Last year was a record-setter when it came to recalls and warnings about dangerous children’s toys, especially lead paint laden toys imported from China. In response to the much-publicized controversy, Congress strengthened the Consumer Product Safety Act of 1972 (CPSA) to prohibit the sale and distribution of children’s toy or child care articles containing excessive levels of toxic substances beginning on February 10th, 2009.
Almost incredibly, the agency charged with enforcing the CPSA, the General Counsel of the United States Consumer Product Safety Commission (the Commission), actually tried to weaken the enforcement of the law by issuing an advisory opinion letter that would have permitted the sale of toxic items after February 10, 2009, if the products were manufactured prior to that date.
U.S. District Court Judge Paul G. Gardephe of the Southern District of New York would hear none of that in National Resources Defense Council, Inc. and Public Citizen, Inc. v. U.S. Consumer Product Safety Commission, No. 08 Civ. 10507(PGG) Feb. 5, 2009. On August 14, 2008, Congress enacted the Consumer Product Safety Improvement Act of 2008 (Pub.L. No. 110-314 (HR 4040)) (the CPSIA), which amends the Consumer Product Safety Act of 1972, 15 U.S.C. 2051 et seq. (the CPSA). Sections 108(a) and 108(b)(1) of the CPSIA, made it unlawful to offer for sale … [or] distribute in commerce … any children’s toy or child care article that contains concentrations of more than 0.1 percent of certain chemicals known as phthalates [b]eginning on February 10, 2009. 15 U.S.C. 2057c(a), (b)(1).
Phthalates are a class of chemicals used to soften plastics and are commonly found in children’s toys and other products, including in bath toys, books, teethers, bibs, dolls, plastic figures, and other plastic toys. Phthalates leach steadily from the materials to which they are added, and may be absorbed through the mouth or skin. Phthalates have also been shown to leach from products and bind to dust particles that can be inhaled or ingested.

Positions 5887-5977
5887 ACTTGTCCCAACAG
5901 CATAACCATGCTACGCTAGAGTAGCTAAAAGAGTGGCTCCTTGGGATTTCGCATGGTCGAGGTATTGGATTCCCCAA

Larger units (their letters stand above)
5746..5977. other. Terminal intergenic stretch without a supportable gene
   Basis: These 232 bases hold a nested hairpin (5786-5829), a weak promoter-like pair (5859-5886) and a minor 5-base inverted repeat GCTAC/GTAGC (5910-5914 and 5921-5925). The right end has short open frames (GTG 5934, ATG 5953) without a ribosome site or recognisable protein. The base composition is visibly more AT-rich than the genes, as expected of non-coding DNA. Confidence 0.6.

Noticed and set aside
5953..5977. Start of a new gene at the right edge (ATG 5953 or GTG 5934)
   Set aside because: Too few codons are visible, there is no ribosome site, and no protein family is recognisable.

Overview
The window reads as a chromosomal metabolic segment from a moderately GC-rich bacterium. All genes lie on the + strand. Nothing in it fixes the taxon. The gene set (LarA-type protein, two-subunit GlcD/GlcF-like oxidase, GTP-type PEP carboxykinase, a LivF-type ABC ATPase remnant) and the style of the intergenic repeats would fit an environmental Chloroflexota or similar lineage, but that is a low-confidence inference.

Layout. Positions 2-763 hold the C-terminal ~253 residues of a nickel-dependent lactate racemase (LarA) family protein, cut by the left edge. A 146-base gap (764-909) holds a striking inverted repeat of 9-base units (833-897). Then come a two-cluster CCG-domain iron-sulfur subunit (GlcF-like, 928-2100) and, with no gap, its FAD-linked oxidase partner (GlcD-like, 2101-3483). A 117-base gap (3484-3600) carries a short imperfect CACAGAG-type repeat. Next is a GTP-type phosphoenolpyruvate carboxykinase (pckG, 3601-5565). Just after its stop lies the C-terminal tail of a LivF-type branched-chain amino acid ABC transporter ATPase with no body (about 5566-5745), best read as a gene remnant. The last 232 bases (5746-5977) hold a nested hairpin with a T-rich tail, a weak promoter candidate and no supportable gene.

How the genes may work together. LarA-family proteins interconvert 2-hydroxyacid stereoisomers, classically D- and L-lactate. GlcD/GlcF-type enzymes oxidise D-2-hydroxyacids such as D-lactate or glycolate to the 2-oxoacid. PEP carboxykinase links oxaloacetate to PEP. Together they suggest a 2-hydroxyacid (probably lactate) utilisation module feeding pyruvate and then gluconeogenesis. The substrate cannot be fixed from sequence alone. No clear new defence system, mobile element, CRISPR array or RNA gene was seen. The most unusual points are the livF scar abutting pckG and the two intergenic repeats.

Scientific studies show that phthalates can have a variety of toxic effects. For example, phthalates interfere with the production of the steroid sex hormones, including testosterone. Interference with reproductive hormones has been associated in males with alterations in the onset of puberty, poor sperm quality, infertility, and testicular cancer. Animal studies indicate that exposure to phthalates in-utero can cause birth defects to genitalia. Animal studies also link certain phthalates to alterations in female sex hormones and pregnancy loss, earlier puberty in girls, and the growth of human breast cancer cells.
The General Counsel of the Commission issued an advisory opinion letter stating that products violative of Sections 108(a) and 108(b)(1) may continue to be sold and distributed in commerce after February 10, 2009, as long as these products were manufactured prior to that date. In the suit, plaintiffs sought a declaration that the opinion letter constitutes agency action not in accordance with law in violation of the [Administrative Procedure Act], 5 U.S.C. 702, 704, and 706(2)(A), and the CPSA, 15 U.S.C. 2057c, as amended by the CPSIA.
The Court agreed with the plaintiffs, holding that the plain language of the phthalate prohibitions makes it unlawful to sell any covered product beginning on February 10, 2009, regardless of when it was manufactured.
The Court noted with suspicion the fact that the opinion letter was prompted by a request for guidance dated just two business days earlier on behalf of several wholesale and retail entities who wished to remain anonymous, asking the Commission to do almost precisely what it did in its opinion letter with respect to phthalates.
The Court remarked, Any agency would be hard-pressed to issue a fully considered opinion in the brief amount of time it took the Commission’s General Counsel to issue the opinion letter here. In other words, the fix was in. The Commission’s interpretation of the phthalate prohibitions received immediate criticism. Four members of Congress who were instrumental in obtaining the passage of the phthalate prohibitions-Senator Barbara Boxer, Senator Dianne Feinstein, Representative Henry A. Waxman and Representative Jan Schakowsky-wrote to the Commission to express their belief that the Commission’s interpretation was contrary to the clear intent of Congress, and to request that the Commission reverse its decision.
The General Counsel’s position on this issue has been repeatedly confirmed by the Commission. On November 18, 2008, for example, the Commission’s Acting Chairman, Nancy Nord, issued a public statement that the phthalate prohibitions would not apply to products manufactured before February 10, 2009. On December 4, 2008, the Commission posted a statement on its website confirming its position that the phthalate prohibitions only appl[y] to products that are manufactured on or after February 10, 2009. Of course, these statements were made while the obviously pro-business Bush Administration was in charge. It is not at all certain that President Obama or his administration would have the same opinion.
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